The average time to exploit a vulnerability has come down from 25 days to seven days. In the past 2 years yet the average time it takes organizations to patch a vulnerability has been 15 times longer.

In many of those breaches, different attack techniques were used, and not just exploiting a vulnerability, weak password to the Github, Reconn, privilege escalation and more. Sophisticated attacks are using multiple different techniques while traditional tools are using only one type like VA/VM.

Security leaders have come to realize that trying to patch all vulnerabilities is futile and turned to look at risk-based VM to focus and narrow down endless patching efforts.

Common VA/VM and Risk-Based VM employ methods such as CVSS, threat intelligence and data science in an attempt to help organizations reach the required level of security hygiene while having operational efficiency but these technologies still come short.

XM Cyber’s Attack-Centric Exposure Prioritization (ACEP) platform allows you to define critical assets, see your mission-critical security environments through the eyes of an adversary, empowering you to rapidly respond to cyber risks by continuously finding new exposures, including exploitable vulnerabilities and credentials, misconfigurations, and user activities.

By launching continuous simulated attacks using the same cutting-edge tactics and techniques used by state-sponsored adversaries, XM Cyber’s ACEP continuously probes your hybrid cloud environments for exposures and weaknesses, and identifies the gaps waiting to be penetrated with the aim of reaching the crown jewels. Once vulnerabilities are identified, XM Cyber provides prioritized context-sensitive least-effort remediation guidance.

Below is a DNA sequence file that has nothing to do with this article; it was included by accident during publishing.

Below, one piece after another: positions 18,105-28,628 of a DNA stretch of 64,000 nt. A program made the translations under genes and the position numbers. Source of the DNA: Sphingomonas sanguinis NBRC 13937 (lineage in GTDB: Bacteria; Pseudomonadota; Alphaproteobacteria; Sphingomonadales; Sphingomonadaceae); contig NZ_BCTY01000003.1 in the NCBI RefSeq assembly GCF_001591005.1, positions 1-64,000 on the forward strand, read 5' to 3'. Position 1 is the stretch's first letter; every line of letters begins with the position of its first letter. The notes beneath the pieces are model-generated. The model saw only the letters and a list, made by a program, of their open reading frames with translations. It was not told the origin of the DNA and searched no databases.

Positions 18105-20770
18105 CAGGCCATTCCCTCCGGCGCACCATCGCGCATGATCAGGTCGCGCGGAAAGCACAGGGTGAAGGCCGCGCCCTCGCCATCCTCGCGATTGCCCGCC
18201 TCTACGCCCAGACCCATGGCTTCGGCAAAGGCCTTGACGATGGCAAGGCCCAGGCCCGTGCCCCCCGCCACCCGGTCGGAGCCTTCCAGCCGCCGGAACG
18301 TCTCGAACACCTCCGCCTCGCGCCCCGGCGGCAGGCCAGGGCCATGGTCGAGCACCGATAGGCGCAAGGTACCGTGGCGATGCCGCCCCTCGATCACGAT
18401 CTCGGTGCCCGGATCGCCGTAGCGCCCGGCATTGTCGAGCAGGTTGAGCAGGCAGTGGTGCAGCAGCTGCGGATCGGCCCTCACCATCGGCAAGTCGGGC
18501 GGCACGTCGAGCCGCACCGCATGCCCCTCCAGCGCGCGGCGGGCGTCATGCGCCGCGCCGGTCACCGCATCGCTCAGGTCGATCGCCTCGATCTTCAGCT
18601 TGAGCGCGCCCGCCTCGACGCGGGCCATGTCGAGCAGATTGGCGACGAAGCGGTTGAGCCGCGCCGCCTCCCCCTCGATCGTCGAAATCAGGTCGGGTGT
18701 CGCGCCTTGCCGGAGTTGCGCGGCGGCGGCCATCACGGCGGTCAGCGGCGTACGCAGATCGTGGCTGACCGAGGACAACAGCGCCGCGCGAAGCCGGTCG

The enormous scope of the recent SolarWinds attack may make it an inflection point for how organizations think about protecting their assets from advanced persistent threats (APTs). By providing an attack-centric exposure prioritization platform focusing on the one-percent of exposures that are exploitable, XM Cyber eliminates 99% of the risk to business-sensitive systems.

This is the closest thing we have to a “cyber vaccine.” As the world recovers from the pandemic thanks to the widespread distribution of COVID-19 vaccines, we urge CISOs to turn the table on the attackers and inoculate their organizations from APT risk by using a platform that continuously identifies new exposures and attack vectors, prioritizes cyber risk affecting business-sensitive systems and then offers context-sensitive remediation.

By Shaul Efraim, Senior Vice President Marketing, XM Cyber